FEMA moves forward with its own flood insurance changes

Flood Insurance Changes - Boots underwater

The Federal Emergency Management Agency has decided to take NFIP tweaks into its own hands.

The Federal Emergency Management Agency revealed its intentions to make a number of flood insurance changes. The National Flood Insurance Program (NFIP) is facing massive and rising debt levels. There are many flaws in the program causing it to become unnecessarily expensive.

Therefore, FEMA decided to help make changes to bring significant funding back to NFIP.

The idea behind the latest flood insurance changes is to draw more private funds into the government-led coverage market. FEMA officials expressed their intentions to ease certain regulations applicable to private insurance companies. This would allow them to sell their own flood insurance policies.

Furthermore, FEMA has purchased almost $1.5 billion in reinsurance from among over two dozen reinsurance companies. This added coverage is meant to help offset the cost of potential losses occurring in the future.

These flood insurance changes have bypassed Congress, which has failed to make its own NFIP progress.

FEMA decided to sidestep Congress when choosing the changes it wanted to make to NFIP. It has been waiting on Congressional processes for months. However, lawmakers remain deadlocked throughout all that time regarding the flood insurance program’s overhaul. At the moment, there are tremendous changes that need to be made, but an agreement on which changes and how has yet to be set.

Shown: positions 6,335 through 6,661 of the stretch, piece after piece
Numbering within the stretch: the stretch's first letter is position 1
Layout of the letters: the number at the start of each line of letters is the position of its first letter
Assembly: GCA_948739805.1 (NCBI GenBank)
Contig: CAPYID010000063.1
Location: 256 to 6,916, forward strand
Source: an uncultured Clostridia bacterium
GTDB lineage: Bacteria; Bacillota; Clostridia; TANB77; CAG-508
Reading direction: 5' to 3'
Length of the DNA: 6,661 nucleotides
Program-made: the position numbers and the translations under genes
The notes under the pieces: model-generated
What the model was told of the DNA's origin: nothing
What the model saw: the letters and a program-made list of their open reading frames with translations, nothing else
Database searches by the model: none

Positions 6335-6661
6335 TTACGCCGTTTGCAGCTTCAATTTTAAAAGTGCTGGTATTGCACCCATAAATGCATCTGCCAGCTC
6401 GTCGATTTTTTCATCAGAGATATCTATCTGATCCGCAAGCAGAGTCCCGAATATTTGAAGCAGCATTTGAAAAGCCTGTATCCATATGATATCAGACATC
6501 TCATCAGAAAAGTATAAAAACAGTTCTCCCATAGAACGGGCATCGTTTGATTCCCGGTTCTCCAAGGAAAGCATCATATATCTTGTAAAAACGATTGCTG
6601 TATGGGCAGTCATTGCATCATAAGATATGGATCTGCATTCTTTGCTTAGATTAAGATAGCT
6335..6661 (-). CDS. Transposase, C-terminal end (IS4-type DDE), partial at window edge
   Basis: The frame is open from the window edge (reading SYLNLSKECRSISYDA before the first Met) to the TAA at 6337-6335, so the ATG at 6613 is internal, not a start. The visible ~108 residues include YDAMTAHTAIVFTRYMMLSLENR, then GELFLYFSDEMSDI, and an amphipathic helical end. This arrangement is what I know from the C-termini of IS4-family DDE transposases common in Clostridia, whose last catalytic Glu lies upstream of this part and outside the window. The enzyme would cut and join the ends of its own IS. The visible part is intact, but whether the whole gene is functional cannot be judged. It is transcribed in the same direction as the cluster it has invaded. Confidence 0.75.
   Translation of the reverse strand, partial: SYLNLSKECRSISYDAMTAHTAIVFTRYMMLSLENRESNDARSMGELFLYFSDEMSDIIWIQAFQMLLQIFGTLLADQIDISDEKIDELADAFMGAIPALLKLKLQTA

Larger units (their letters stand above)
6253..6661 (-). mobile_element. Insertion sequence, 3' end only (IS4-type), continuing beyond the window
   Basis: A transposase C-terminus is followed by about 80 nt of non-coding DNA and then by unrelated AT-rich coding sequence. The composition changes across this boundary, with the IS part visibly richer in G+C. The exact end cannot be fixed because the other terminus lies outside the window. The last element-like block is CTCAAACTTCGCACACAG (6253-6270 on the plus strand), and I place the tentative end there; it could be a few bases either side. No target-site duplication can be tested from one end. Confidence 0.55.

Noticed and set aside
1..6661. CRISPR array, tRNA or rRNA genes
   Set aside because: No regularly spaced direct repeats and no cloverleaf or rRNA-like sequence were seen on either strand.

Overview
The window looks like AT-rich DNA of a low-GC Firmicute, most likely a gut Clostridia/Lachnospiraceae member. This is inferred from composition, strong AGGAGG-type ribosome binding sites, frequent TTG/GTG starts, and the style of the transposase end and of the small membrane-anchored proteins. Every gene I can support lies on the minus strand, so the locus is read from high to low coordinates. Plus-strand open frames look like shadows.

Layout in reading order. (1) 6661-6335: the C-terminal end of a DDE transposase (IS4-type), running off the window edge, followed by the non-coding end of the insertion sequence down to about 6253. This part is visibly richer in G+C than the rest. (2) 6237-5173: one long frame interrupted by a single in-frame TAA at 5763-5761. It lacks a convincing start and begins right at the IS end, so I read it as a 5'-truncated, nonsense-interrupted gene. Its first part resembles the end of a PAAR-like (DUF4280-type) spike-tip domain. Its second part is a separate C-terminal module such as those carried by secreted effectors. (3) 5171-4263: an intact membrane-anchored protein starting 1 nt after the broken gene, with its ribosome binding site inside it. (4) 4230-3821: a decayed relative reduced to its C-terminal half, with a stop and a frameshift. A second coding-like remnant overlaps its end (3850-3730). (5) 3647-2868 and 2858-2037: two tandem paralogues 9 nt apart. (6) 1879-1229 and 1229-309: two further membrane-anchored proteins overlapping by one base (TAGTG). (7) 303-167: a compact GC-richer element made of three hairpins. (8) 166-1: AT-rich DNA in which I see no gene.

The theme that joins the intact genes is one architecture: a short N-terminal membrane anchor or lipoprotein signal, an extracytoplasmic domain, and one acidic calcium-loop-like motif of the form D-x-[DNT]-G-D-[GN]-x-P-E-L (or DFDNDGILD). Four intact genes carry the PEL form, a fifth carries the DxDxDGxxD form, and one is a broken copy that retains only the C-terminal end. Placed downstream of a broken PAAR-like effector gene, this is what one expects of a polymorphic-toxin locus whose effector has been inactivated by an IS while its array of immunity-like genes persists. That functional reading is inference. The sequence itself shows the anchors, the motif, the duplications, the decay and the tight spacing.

The NFIP changes from FEMA arrive at a time when the program has already accumulated about $30 billion in debt. Moreover, flood insurance policyholders continue to receive their payouts from the many destructive hurricanes last year. Furthermore, FEMA knows that its flood insurance may also face whole new waves of claims as the 2018 hurricane season has yet to begin.

Forecasters are cautioning that 2018 may bring a whole new range of powerful storms. These new flood insurance changes will at least have reinsurance coverage in place. NFIP had already purchased reinsurance coverage in 2017 to pay for expenses exceeding a certain threshold. They covered the costs of about $1 billion claims from Hurricane Harvey, which struck the Houston area last August. This year, the program has even more coverage than it did in 2017.

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